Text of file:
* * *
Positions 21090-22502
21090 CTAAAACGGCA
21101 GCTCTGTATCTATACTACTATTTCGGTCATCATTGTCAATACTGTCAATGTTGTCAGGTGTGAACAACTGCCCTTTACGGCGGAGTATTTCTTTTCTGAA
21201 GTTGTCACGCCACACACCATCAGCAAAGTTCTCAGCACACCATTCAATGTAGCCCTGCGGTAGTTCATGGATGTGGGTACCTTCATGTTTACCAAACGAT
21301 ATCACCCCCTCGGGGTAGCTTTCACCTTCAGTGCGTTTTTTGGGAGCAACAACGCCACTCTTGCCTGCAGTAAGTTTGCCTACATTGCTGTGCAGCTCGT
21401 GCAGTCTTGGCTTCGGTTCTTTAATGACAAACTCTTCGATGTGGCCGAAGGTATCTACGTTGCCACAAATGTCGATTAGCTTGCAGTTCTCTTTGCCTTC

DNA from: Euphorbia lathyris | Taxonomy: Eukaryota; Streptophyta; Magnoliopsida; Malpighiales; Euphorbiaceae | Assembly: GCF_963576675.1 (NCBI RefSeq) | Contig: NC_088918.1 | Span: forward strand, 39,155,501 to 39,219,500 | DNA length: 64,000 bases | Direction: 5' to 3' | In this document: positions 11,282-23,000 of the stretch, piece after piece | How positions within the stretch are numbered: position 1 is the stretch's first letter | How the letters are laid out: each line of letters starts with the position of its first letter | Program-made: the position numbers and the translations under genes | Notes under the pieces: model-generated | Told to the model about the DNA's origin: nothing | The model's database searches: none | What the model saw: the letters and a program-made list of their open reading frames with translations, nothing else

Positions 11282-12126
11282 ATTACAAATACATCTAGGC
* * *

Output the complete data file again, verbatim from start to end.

Positions 21090-22502
21090 CTAAAACGGCA
21101 GCTCTGTATCTATACTACTATTTCGGTCATCATTGTCAATACTGTCAATGTTGTCAGGTGTGAACAACTGCCCTTTACGGCGGAGTATTTCTTTTCTGAA
21201 GTTGTCACGCCACACACCATCAGCAAAGTTCTCAGCACACCATTCAATGTAGCCCTGCGGTAGTTCATGGATGTGGGTACCTTCATGTTTACCAAACGAT
21301 ATCACCCCCTCGGGGTAGCTTTCACCTTCAGTGCGTTTTTTGGGAGCAACAACGCCACTCTTGCCTGCAGTAAGTTTGCCTACATTGCTGTGCAGCTCGT
21401 GCAGTCTTGGCTTCGGTTCTTTAATGACAAACTCTTCGATGTGGCCGAAGGTATCTACGTTGCCACAAATGTCGATTAGCTTGCAGTTCTCTTTGCCTTC

DNA from: Euphorbia lathyris | Taxonomy: Eukaryota; Streptophyta; Magnoliopsida; Malpighiales; Euphorbiaceae | Assembly: GCF_963576675.1 (NCBI RefSeq) | Contig: NC_088918.1 | Span: forward strand, 39,155,501 to 39,219,500 | DNA length: 64,000 bases | Direction: 5' to 3' | In this document: positions 11,282-23,000 of the stretch, piece after piece | How positions within the stretch are numbered: position 1 is the stretch's first letter | How the letters are laid out: each line of letters starts with the position of its first letter | Program-made: the position numbers and the translations under genes | Notes under the pieces: model-generated | Told to the model about the DNA's origin: nothing | The model's database searches: none | What the model saw: the letters and a program-made list of their open reading frames with translations, nothing else

Positions 11282-12126
11282 ATTACAAATACATCTAGGC